Chapter 2: The Impact of Smartphones in the Hospitality Industry I- Hotelsâ€™ Adaptation to Business Travelers of Today II- Hotelsâ€™ Adaptation to Smartphones in order to Entice Business Travelers III- Measurement Tools: an Evolution in Hospitality Marketing
Chapter 3: Mobile and Social Media Strategies for Independent Boutique Hotels I- The Evolution of Independent Hotels since the Beginning of the Economic Crisis II- Digital Involvement of World Hotel Groups and Chains III- Digital Marketing Solutions for Boutique Hotels through the Example of CitizenM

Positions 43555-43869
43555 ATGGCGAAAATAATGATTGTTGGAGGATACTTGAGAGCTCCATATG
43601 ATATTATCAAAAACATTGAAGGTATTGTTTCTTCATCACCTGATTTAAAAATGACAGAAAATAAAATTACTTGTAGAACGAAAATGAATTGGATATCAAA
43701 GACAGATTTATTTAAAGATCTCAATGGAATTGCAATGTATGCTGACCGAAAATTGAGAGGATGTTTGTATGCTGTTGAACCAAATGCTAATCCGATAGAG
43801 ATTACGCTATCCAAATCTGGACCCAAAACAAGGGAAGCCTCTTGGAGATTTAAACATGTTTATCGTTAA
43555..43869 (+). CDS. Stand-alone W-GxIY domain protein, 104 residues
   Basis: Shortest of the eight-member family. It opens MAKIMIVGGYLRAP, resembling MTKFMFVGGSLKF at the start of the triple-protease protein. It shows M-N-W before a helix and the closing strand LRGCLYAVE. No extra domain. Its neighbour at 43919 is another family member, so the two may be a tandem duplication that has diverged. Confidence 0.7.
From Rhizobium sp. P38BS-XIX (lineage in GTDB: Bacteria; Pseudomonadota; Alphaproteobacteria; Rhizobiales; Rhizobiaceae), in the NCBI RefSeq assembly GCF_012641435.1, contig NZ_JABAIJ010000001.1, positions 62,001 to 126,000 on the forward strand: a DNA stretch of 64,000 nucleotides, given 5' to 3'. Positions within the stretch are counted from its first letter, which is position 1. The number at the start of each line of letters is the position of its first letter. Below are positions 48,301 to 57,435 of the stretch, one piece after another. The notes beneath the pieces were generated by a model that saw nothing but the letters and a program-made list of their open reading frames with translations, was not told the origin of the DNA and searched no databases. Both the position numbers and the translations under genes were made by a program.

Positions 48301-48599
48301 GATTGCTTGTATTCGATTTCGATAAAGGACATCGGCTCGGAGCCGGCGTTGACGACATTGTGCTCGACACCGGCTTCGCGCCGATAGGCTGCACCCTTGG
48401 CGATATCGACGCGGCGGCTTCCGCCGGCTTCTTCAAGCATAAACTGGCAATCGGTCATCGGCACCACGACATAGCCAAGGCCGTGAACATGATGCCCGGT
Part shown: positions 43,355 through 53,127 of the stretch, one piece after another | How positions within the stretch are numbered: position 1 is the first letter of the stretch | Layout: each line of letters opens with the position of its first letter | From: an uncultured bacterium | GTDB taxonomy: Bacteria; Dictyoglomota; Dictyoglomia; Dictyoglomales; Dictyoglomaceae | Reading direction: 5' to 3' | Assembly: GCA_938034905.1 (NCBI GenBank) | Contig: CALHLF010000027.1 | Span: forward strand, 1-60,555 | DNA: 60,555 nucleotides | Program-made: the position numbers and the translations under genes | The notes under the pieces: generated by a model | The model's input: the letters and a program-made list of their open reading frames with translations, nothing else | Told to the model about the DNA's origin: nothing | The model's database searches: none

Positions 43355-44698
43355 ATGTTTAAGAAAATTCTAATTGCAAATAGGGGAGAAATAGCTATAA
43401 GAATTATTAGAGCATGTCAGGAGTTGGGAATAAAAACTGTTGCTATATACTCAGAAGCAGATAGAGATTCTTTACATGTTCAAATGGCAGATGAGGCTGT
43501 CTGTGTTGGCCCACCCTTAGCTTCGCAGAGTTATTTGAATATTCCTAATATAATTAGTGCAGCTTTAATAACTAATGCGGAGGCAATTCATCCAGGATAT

TABLE OF CONTENTS SUMMARY'..........................................................................................................................................'5! GENERAL'INTRODUCTION'...........................................................................................................'6! CHAPTER'1'........................................................................................................................................'8! I'8'THE'SMARTPHONE'DEVELOPMENT'OVER'THE'YEARS'...............................................'10! A#!SMARTPHONE!PRESENTATION!................................................................................................................!10! B#!BIRTH!OF!THE!SMARTPHONE:!A!CHALLENGING!COMPETITION!FOR!MOBILE!MANUFACTURERS !............................................................................................................................................................................!12! C#!GENERAL!STATISTICS!ABOUT!SMARTPHONE!DEVELOPMENT!...........................................................!16! II'8'THE'IMPACT'OF'SMARTPHONES'ON'BUSINESS'TRAVELERS'....................................'18! A#!BUSINESS!TRAVELERS’!PROFILE!.............................................................................................................!18! 1"#Business#Travelers#as#Smartphones’#Users#................................................................................#18! 2"#Business#Travelers’#Profile:#a#Perfect#Target#for#Smartphone#Manufacturers#.........#19! B#!HOW!DO!BUSINESS!TRAVELERS!USE!SMARTPHONES?!.......................................................................!21! 1"#General#use#of#Smartphone#by#Business#Travelers#................................................................#21! 2"#Social#Media#and#Smartphone#Applications:#Their#Influence#on#Business#Travels#.#22! C#!THE!SERVICES!PROVIDED!BY!SOCIAL!MEDIA!AND!MOBILE!APPLICATIONS!....................................!24! 1"#Before#Making#a#Reservation#..........................................................................................................#24! 2"#During#a#Trip#..........................................................................................................................................#25! 3"#After#a#Trip#..............................................................................................................................................#25! 4"#The#Influence#of#Social#Media#on#Business#Travelers#...........................................................#26! CHAPTER'2'......................................................................................................................................'28! I8'HOTELS’'ADAPTATION'TO'BUSINESS'TRAVELERS'OF'TODAY'...................................'30! A#!BUSINESS!TRAVELERS!ATTITUDE!WITH!REGARDS!TO!HOTELS!IN!THE!AFTERMATH!OF!THE! ECONOMIC!CRISIS!............................................................................................................................................!30! 1"#Business#Travelers#Hotel#Booking#Process#................................................................................#30! 2"#Business#Travelers’#Expectation#Development#on#Rewards#..............................................#31! B#!THE!EVOLUTION!OF!ONLINE!RESERVATION!IN!THE!HOSPITALITY!INDUSTRY!...............................!31! 1"#Business#Travelers’#Online#Reservations:#a#Change#in#the#Hotel#Booking#Process#..#32! 2"#Reviews#Involvement#in#the#Booking#Process#..........................................................................#34! C#!SMARTPHONES:!BUSINESS!TRAVELERS’!PERFECT!ASSISTANTS!........................................................!36! 1"#Mobile#Applications#and#Social#Media#Influence#....................................................................#36! 2"#The#Impact#of#Social#Media#Development#on#Hotel#Reputation#......................................#36! II8'HOTELS’'ADAPTATION'TO'SMARTPHONES'IN'ORDER'TO'ENTICE'BUSINESS' TRAVELERS'.....................................................................................................................................'38! A#!THE!USE!OF!SMARTPHONES!IN!THE!HOSPITALITY!INDUSTRY!AND!THE!DEVELOPMENT!OF! ONLINE!AND!SOCIAL!MEDIA!TOOLS.!............................................................................................................!38! 1"#Mobile#Development:#Three#Difficulties#Hoteliers#Have#to#Adapt#...................................#38! 2"#Mobile#Marketing:#Two#New#Challenges#for#Hoteliers#.........................................................#40! B#!SOCIAL!MEDIA:!POSITIONING!STRATEGY!AND!EFFICIENT!MARKETING!TOOLS!............................!43! 1"#Social#Media#Development#in#the#Hospitality#Industry#........................................................#43! 2"#The#Advantages#for#Hoteliers#to#Use#Social#Media#................................................................#45! 3"#Facebook’s#Success#in#the#Hospitality#Industry#.......................................................................#48! III8'MEASUREMENT'TOOLS:'AN'EVOLUTION'IN'HOSPITALITY'MARKETING'.............'50! A#!DIGITAL!COMPETENCE!MEASUREMENT!................................................................................................!50! 1"#The#Digital#IQ#Indexes#in#the#Hospitality#Industry#.................................................................#50! 2"#Digital#IQ#Measurement#and#Classification#of#World#Hotel#Groups#...............................#51! 3"#World#Hotel#Groups#and#the#Use#of#Social#Media#by#Brands#.............................................#53!